Both the council and volunteers were not warned about the felling in March. Photograph: Lorraine Tillett

Network Rail has promised to tell residents in advance about tree-felling after it cut down hundreds without warning at a Stamford Hill nature reserve.

The rail operator’s tree-felling programme at the East and West Bank Nature Reserve, a Site for the Importance of Nature Conservation, caused upset in March and concern about nesting birds.

The council-owned reserve is managed by volunteers but Network Rail is responsible for the railway cuttings.

According to the Town Hall, the reserve between Stamford Hill and Dunsmure Road was home to five to ten per cent of the borough’s mature trees.

Network Rail said the trees had grown so much they “posed a safety risk to passengers”, so cleared them.

The move left volunteers “angry and distressed” and they said they thought the rail company had an agreement to leave the embankment to flourish.

They accused Network Rail of “poor practice” for felling trees during the nesting season.

Glyphosate eco-plugs were also attached to the tree roots to prevent regrowth, said the council, which has worked to cut its own use of the pesticide because of the harm it causes to biodiversity.

The reserve is closed to the public and was designated a Site of Importance for Nature Conservation in 2002,  which made it more significant than any Hackney park, and second only to the Lea Valley and the New River Reservoirs, according to the council.

Volunteers fitted owl, bird and bat boxes in the reserve, which is home to 40 species of birds, including tawny owls, peregrine falcons, nightingales and greater spotted woodpeckers, along with 70 species of plants and flowers.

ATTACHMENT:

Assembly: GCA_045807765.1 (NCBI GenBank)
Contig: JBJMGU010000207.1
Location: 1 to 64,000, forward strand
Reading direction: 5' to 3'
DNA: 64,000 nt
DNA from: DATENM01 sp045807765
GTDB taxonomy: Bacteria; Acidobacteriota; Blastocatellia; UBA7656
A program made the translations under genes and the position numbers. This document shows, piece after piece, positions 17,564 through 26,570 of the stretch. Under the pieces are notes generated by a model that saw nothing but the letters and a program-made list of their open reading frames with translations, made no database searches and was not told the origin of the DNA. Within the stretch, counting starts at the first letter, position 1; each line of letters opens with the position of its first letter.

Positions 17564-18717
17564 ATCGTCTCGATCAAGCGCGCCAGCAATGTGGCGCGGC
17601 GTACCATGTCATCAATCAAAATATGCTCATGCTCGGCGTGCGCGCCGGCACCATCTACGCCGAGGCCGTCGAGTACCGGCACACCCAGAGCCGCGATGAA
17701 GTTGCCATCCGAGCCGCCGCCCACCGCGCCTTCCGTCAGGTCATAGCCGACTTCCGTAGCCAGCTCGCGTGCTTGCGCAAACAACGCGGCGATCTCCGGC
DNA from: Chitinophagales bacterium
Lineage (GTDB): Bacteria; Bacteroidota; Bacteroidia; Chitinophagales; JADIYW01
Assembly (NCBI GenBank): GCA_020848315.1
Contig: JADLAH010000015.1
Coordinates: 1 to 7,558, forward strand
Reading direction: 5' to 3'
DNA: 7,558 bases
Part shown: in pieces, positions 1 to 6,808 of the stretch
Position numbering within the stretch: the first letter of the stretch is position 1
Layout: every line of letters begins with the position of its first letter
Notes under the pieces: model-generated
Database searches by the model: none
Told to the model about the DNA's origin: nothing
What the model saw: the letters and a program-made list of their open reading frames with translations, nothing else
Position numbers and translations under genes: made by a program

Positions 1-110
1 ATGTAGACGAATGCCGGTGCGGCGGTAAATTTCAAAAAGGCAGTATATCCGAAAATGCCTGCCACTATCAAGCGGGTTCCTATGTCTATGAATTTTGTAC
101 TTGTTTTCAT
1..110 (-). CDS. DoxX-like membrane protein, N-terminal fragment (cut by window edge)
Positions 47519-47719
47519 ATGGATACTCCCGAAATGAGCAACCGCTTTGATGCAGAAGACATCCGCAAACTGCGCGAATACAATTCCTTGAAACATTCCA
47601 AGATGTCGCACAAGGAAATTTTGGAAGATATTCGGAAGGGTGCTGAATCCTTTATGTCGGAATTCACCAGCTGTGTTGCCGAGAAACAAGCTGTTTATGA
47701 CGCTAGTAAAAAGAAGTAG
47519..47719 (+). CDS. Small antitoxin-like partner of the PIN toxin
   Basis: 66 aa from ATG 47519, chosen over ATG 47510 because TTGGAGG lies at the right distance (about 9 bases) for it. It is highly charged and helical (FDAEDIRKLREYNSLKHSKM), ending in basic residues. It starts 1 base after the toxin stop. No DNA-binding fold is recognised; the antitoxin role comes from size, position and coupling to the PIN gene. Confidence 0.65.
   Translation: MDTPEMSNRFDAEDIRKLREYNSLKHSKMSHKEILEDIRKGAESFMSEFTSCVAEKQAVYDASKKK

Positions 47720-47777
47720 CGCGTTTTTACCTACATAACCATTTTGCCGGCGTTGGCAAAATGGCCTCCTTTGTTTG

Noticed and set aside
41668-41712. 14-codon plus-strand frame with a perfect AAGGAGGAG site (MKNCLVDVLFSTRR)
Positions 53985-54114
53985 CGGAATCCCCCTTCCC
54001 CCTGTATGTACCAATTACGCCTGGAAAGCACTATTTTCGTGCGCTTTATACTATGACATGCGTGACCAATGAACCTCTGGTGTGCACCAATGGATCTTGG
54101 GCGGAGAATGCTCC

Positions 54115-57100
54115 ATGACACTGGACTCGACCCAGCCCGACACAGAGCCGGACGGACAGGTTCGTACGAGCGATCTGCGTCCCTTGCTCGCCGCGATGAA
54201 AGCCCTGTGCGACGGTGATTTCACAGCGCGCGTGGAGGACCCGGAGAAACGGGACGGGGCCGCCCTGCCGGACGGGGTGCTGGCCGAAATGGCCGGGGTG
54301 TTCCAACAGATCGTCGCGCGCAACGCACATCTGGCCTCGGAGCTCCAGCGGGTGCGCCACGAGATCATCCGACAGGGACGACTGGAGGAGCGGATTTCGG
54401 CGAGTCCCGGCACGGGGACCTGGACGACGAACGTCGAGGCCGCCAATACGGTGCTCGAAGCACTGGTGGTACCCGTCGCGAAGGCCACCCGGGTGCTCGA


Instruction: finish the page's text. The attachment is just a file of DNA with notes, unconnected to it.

Mark Walker, route infrastructure engineer for Network Rail’s Anglia Route, said: “I know residents of Hackney feel strongly about protecting the natural environment in their borough. We’re the custodians of a number of green spaces in the area that are much valued by the community and support local wildlife.

“Earlier this year we had to remove vegetation from some of these areas. Unfortunately, it had grown to the extent that it posed a safety risk to passengers and those working on the railway.”

He said the company would work more closely with the community, adding: “We normally tell our neighbours about this kind of work before we begin, but in this case we didn’t nor did we explain why we were doing it, or how we’d mitigate against its impact. This was wrong and caused a lot of upset for which I’m sorry.

“I’m pleased we’ll be working with the council and the local community to put this right and I’m looking forward to exploring ways we can further promote biodiversity in Hackney.”

In a recent  meeting with Hackney Mayor Philip Glanville, local MP Diane Abbott and Town Hall parks chief Cllr Caroline Woodley, the company explained that it had surveyed the wildlife before the work started.

Staff earmarked trees with nesting birds to prevent them being felled.

It will also be putting in new plants this autumn to replace what was lost.

It is picking species that it says “will present less risk to the rail lines”.

The politicians welcomed Network Rail’s pledge to work more closely with the community and prevent a similar incident.

In a joint statement, they said: “We were pleased to hear Network Rail accept that their community engagement was not good enough and their commitment to ensure this will not happen again.”

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